[Public Papers of the Presidents of the United States: William J. Clinton (1993, Book II)]
[August 2, 1993]
[Page 1297]
[From the U.S. Government Publishing Office www.gpo.gov]

[[Page 1297]]

Exchange With Reporters Prior to a Meeting With the Progressive Caucus
August 2, 1993


    Q. Mr. President, could you clarify U.S. policy towards Bosnia? Is 
the U.S. prepared to unilaterally use military force to break the siege 
of Sarajevo and get humanitarian supplies in? Or will it work only in 
conjunction with the NATO allies?
    The President. Well, let me say, I think the stories this morning 
perhaps exaggerate our position a bit. Our position is we are working 
with the allies. We're going to try to work through to a common 
position. We believe we will be able to work through to a common 
position. And I don't think it serves much of a purpose to speculate 
what might otherwise happen.
    I don't believe that the allies will permit Sarajevo to either fall 
or to starve. I just don't believe that will happen. So I think we'll 
have a common position. There are some concerns; there always have been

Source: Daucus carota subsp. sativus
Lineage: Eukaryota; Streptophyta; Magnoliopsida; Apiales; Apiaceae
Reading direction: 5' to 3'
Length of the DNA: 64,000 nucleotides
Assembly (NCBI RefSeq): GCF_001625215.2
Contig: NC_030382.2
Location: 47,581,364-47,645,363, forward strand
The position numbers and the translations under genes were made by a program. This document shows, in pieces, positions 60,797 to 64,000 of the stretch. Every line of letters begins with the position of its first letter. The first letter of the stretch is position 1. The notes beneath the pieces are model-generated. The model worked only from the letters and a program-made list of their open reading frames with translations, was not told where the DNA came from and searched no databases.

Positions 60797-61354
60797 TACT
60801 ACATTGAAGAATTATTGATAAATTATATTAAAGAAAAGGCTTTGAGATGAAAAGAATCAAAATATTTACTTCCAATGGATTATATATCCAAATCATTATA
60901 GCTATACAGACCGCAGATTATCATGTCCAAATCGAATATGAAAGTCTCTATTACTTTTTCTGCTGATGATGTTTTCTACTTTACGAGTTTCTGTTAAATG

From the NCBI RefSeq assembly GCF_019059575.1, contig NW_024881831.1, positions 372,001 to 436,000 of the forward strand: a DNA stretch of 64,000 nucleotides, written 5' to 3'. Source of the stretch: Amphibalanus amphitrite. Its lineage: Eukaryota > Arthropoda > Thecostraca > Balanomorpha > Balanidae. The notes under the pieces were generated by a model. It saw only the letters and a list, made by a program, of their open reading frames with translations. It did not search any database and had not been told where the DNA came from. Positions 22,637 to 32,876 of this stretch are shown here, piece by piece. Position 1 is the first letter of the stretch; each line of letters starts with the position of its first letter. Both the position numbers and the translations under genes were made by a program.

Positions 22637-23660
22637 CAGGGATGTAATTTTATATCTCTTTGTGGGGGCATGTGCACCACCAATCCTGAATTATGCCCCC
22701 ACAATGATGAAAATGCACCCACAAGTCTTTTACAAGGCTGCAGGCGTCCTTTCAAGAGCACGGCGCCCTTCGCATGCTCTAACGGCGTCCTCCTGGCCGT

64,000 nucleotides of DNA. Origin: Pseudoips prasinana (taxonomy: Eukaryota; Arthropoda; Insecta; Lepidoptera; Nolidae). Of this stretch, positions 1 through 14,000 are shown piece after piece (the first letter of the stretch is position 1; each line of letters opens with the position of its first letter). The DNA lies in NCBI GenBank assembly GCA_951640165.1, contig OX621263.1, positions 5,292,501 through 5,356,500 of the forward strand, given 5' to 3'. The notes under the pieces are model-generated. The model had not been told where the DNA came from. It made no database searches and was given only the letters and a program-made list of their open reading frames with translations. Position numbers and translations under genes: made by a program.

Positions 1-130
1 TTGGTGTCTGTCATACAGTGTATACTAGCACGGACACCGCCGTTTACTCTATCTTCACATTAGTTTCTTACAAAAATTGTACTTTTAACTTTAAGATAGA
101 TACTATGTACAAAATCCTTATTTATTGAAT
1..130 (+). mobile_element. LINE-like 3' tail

by those who have forces on the ground there, particularly those in the 
exposed positions. And I think we'll work it through, and I want the 
talks to continue. My goal has always been to work with them and to 
proceed together, and I think we'll be able to do that.
    Q. Are you concerned about the reports that the talks may be delayed 
because the Bosnians expect you to come in on their side militarily?
    The President. No, I don't think that will happen. Let me say this: 
I think peace has been delayed by the reverse perception that because 
the allies have not done anything to try to stabilize the position. The 
situation has until very recently gotten much worse since they were all 
in Athens talking--because the allies did nothing. Now, I think it's 
getting a little better again because, in part, because we're talking 
about what ought to be done for humanitarian reasons and to protect our 
own forces there, the U.N. forces.
    So I'm very hopeful. I think they've made real progress in the peace 
talks, and I'm hopeful that will go on. I don't think the Bosnian 
Government will pull back.

Economic Program

    Q. Are you going to win?
    The President. America is going to win. Not me, it's not about me; 
it's about the country.

Note: The exchange began at 10:14 a.m. in the Roosevelt Room at the 
White House. A tape was not available for verification of the content of 
this exchange.